Revolut business locked account UK (horror story)

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Martin Everson

Offshore Retiree
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btw it is possible to request the removal of a hit as well.

You got zero chance. Reuters gathers the information from multiple sources such as US sanctions lists and from global sanction lists from around the world. It even scrapes from reports on the internet. Most banks just do a search of name and if it matches along with data of birth that call it a "worldcheck hit" and they don't really care about the reason your in their they just won't touch you.

Sometimes the information it contains is wrong but Reuters do not care as its the users call as to what action to take. Banks and EMI's cannot also discuss with the client or pass on to the client what information they found. I guess this is Reuters way of making sure they don't get sued by customers for incorrectly putting information about them that is incorrect. The database is quiet extensive and contains not just people that did things wrong but PEP's (Politically Exposed Persons) and their entire families i.e cousins, uncles, aunties etc. How they gathered such private information I have no idea conf/(%.

I was sometimes wondering why someone doesn't setup a "remove yourself from all of the world's KYC/AML blacklists" service lol...

Secrecy and terms and conditions given to users of the blacklist data makes this impossible. You will never know if your on the blacklist in the first place, in order to ask to be removed, unless its a public list or unless the bank tell you directly that you are on a list which they won't do.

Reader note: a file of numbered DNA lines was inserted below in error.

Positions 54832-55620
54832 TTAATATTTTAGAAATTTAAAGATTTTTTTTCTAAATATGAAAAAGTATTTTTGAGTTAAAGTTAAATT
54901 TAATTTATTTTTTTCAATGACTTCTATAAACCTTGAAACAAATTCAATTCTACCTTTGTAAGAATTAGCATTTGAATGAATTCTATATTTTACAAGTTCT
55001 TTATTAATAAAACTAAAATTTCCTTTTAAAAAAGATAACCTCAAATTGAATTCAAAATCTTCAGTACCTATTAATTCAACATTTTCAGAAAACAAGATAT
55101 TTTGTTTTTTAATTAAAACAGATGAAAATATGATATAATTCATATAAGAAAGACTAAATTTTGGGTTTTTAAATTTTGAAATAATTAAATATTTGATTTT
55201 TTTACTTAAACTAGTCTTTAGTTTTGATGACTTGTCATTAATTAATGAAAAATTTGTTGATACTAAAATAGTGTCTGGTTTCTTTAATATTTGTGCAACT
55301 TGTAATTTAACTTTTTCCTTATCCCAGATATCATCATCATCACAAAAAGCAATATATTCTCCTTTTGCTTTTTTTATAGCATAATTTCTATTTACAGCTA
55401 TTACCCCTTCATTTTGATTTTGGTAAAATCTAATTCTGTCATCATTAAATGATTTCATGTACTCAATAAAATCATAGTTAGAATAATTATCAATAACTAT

ontherun

Active Member
Sometimes the information it contains is wrong but Reuters do not care as its the users call as to what action to take
My experience with this is that they do remove hits, but a properly argumented case needs to be submitted. Also, as a well known Corporate client, it has been possible to have hits removed.
How they gathered such private information I have no idea
Public information. In the UK, USA and some other places there are public databases with these things, accessible for free. Other times they just manually compile what they themselves saw in Google when they searched the name. Mostly all information was Public to begin with.

EDIT: granted, all of the people who I have suggested hit removals for, were Chinese people who shared names with another Chinese person, who carried these hits. It was thus required to present them with proof that this is another person
 

Martin Everson

Offshore Retiree
Staff member
Mentor Group Gold
Elite Member
My experience with this is that they do remove hits, but a properly argumented case needs to be submitted. Also, as a well known Corporate client, it has been possible to have hits removed.

You mean Thomson Reuters removes it? I don't think any bank would bother requesting removing anything for a new client. Accidents do happen though like this one below.

London mosque chairman demands removal from banks' terrorism blacklist

My name also appears in Thomson Reuters world-check :(
 

Martin Everson

Offshore Retiree
Staff member
Mentor Group Gold
Elite Member

Btraveler

Entrepreneur